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Spanish is a national language in 20 sovereign states and one dependent entity, totaling around 423 million people.
Spanish is the main or only language of communication of the vast majority of the population; official documents are written chiefly or solely in that language; and it is spoken and taught in schools as part of the official curriculum.
|Mexico||De facto||113,724,226||Mexican Spanish|
|Spain||De jure||46,754,784||Peninsular Spanish|
|Colombia||De jure||44,725,543||Colombian Spanish|
|Argentina||De facto||41,769,726||Rioplatense Spanish|
|Peru||De jure||29,248,943||Peruvian Coast Spanish|
|Venezuela||De jure||27,635,743||Venezuelan Spanish|
|Ecuador||De jure||19,997,789||Ecuadorian Spanish|
|Chile||De facto||16,888,760||Chilean Spanish|
|Guatemala||De jure||13,824,463||Guatemalan Spanish|
|Cuba||De jure||11,087,330||Cuban Spanish|
|Bolivia||De jure||10,118,683||Languages of Bolivia|
|Dominican Republic||De facto||9,956,648||Dominican Spanish|
|Honduras||De jure||8,143,564||Honduran Spanish|
|Paraguay||De jure||6,459,058||Paraguayan Spanish|
|El Salvador||De jure||6,071,774||Salvadoran Castilian|
|Nicaragua||De facto||5,666,301||Nicaraguan Spanish|
|Costa Rica||De jure||4,576,562||Costa Rican Spanish|
|Puerto Ricoa||De jure||3,989,133||Puerto Rican Spanish|
|Panama||De jure||3,460,462||Panamanian Spanish|
|Uruguay||De facto||3,308,535||Uruguayan Spanish|
|Equatorial Guinea||De jure||1,622,000||Equatoguinean Spanish|
a Puerto Rico is an unincorporated territory of the U.S. where Spanish and English are the official languages and Spanish is the primary language.
In November 2008 a district court judge ruled that a sequence of Congressional actions have had the cumulative effect of changing Puerto Rico's status to incorporated. However, by April 2011 the issue had not yet made its way through the courts, and in January 2013 the U.S. government still referred to Puerto Rico as unincorporated.
Spanish is the most studied foreign language in the United States and many important public documents are published in both English and Spanish. Spanish is also de facto official in the U.S. state of New Mexico along with English and is increasingly used alongside English nationwide in business and politics. With over 50 million native speakers and second language speakers, the United States now has the second largest Spanish-speaking population in the world after Mexico. The Spanish language is not official but also holds a special status (in the education system, the media, and some official documents) in Andorra and Gibraltar. A similar situation exists in Belize, where Spanish is the first language of more than a third of the population.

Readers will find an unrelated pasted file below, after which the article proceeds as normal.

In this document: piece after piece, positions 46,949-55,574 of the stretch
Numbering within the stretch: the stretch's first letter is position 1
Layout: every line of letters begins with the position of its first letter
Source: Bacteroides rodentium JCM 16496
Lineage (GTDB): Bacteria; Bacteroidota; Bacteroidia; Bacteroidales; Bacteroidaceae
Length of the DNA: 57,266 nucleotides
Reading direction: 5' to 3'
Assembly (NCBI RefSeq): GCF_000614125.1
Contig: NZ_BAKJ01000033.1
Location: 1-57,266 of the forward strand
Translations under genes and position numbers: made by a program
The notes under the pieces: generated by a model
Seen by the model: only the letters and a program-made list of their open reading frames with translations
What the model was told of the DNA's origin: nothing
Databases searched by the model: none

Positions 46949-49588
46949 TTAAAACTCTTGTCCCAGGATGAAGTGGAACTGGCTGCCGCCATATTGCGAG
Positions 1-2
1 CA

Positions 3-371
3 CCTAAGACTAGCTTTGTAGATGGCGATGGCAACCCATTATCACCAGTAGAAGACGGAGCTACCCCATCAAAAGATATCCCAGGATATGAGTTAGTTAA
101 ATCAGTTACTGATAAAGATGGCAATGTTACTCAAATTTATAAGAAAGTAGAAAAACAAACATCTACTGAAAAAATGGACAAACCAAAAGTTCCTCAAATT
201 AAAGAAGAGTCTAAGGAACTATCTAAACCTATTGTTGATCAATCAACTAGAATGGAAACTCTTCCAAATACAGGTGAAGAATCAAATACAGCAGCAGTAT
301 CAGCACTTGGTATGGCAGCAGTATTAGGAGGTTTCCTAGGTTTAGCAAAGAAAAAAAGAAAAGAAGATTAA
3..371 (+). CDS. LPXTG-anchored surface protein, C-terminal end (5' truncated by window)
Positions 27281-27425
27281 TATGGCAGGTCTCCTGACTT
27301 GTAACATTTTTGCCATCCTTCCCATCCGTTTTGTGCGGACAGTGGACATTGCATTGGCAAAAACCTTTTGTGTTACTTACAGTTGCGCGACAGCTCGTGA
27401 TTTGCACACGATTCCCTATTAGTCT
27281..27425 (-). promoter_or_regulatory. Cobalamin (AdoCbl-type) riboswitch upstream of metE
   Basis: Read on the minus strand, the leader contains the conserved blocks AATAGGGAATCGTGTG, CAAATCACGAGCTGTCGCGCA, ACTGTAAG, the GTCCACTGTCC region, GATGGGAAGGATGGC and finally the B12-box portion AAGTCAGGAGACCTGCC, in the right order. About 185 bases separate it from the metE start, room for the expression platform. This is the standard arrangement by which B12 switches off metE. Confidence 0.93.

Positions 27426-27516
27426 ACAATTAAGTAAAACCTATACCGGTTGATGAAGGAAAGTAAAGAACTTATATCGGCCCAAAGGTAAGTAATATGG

The Spanish-based creole language of Papiamentoa is official in Aruba, Bonaire and Curaçao. Chavacano is spoken in the Philippines, and Palenquero is spoken in Colombia but are not official.
|Country||Creole language||Estimated speakers||Year||Status|
|Bonaire and Curaçao||Papiamento||185,155||1981||Official.|
|Aruba||Papiamento||60,000||N/A||Official.|
Spanish was an official language of the Philippines from the beginning of Spanish colonial rule in 1565 and through independence until a constitutional change in 1973. However, President Marcos had Spanish redesignated as an official language under Presidential Decree No. 155, dated 15 March 1973 and Spanish remained official until 1987, when it was re-designated as a voluntary and optional auxiliary language.
On 8 August 2007, President Gloria Macapagal-Arroyo announced that the Philippine government asked help from the Spanish Government in her plan to reintroduce Spanish as a required subject in the Philippine school system. By 2012, the language was a compulsory subject at only a very select number of secondary schools. Furthermore, despite government promotions of Spanish, less than 0.5% of the population are able to speak Spanish at least proficiently.